Ingraham: Philosophy matters. I think, as Reagan understood, as the President at his core understands it … he gives a great speech on foreign policy … you understand why America First has strengthened us and kept our allies safe. The more prosperous we are, the more likely it is that we’re gonna have the wherewithal to help other countries. He makes that point really well.
Collins: He makes it really great. When he talks about it oversea and comes back home, he means it here as well. When he talks about African-American communities, when he talks about minority communities, when he talks about how everybody is lifted up, that’s what makes us different. When you talk about criminal justice reform, when we talk about those things, that’s what makes him different.
Ingraham: The media are trying to paint you and your colleagues as hypocrites. (played a video clip showing snippets of media figures arguing that Republicans raised hell about Loretta Lynch’s meddling in the Hillary email server investigation but are silent about the Stone sentencing kerfuffle) Is this a fair comparison – Barr-Trump versus the Clinton-Lynch meeting on the tarmac?
Collins: No, that’s a ridiculous comparison. That was actually an investigation about them [the Clintons]. And when the President made a comment about this [Stone’s overly harsh sentencing], he’s talking about an investigation that we’ve already proven had significant holes in it. And before that, AG Barr had this information beforehand. He was not influenced by [the President’s tweets]. Again, let’s do away with the hysterics, ….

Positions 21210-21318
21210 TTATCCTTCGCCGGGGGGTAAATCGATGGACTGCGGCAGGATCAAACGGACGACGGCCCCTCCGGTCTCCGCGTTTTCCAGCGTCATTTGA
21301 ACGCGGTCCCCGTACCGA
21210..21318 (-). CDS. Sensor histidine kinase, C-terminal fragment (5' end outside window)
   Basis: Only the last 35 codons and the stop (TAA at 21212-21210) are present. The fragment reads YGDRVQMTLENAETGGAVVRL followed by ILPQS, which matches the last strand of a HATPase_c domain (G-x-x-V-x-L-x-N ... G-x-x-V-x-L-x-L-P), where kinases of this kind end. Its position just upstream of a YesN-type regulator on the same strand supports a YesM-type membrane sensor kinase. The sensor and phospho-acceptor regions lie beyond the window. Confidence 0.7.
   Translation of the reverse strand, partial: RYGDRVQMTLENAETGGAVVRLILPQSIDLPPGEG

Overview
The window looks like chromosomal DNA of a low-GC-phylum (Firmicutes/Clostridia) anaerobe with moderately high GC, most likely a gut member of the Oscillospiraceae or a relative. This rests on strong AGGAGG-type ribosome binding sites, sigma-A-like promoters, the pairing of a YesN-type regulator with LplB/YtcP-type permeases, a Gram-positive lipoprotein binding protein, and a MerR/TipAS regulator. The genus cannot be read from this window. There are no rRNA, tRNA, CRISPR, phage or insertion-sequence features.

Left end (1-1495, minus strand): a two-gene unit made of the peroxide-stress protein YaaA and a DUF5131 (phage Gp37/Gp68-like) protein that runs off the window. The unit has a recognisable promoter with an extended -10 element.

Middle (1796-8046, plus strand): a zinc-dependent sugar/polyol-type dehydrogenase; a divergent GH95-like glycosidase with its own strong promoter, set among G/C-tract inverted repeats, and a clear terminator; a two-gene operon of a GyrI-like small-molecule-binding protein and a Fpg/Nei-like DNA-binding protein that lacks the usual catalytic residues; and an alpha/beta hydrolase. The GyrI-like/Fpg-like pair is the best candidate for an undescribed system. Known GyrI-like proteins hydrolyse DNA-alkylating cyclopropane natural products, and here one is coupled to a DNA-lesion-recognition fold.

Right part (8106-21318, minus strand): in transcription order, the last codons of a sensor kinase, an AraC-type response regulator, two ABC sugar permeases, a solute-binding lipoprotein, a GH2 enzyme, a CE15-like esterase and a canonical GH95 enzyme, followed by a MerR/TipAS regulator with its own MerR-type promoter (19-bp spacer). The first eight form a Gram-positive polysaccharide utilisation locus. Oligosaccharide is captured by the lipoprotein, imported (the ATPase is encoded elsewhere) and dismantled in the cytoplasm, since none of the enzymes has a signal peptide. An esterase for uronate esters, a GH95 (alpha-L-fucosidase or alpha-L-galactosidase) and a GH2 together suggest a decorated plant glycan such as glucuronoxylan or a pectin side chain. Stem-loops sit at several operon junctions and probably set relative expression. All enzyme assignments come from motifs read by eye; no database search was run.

Ingraham (interrupting): I can’t wait until he [Barr] is up there testifying at these hearings [Barr agreed to appear before the House Judiciary Committee to answer questions “before the end of March”]. …. Bill Barr is awesome; I love how he drips with absolute condescension to their hysterics, and I hope he does it again and educates and schools them again.
End of interview. Nothing earth-shaking, but it’s pretty clear that Republicans aren’t buying the latest Democrat histrionics regarding the Roger Stone sentencing issue. Stone was tried by Mueller’s highly partisan prosecutors in front of what appears to have been a rigged jury (the foreman was a former Democrat congressional candidate and virulently anti-Trump in her social media), with the trial presided over by an Obama-appointed judge who refused any defense requests to remove partisan jurors before the trial started (and who is now supposed to decide on the “correct” sentencing of Roger Stone). Doug Collins hints about those “holes” in the case. He knows the score.
As a chaser, Laura Ingraham reminded us of the unfairness of the sentencing recommendation made by the prosecutors in the Roger Stone case in a short interview with Harmeet Dhillon (lawyer and former vice chairwoman of the California Republican Party):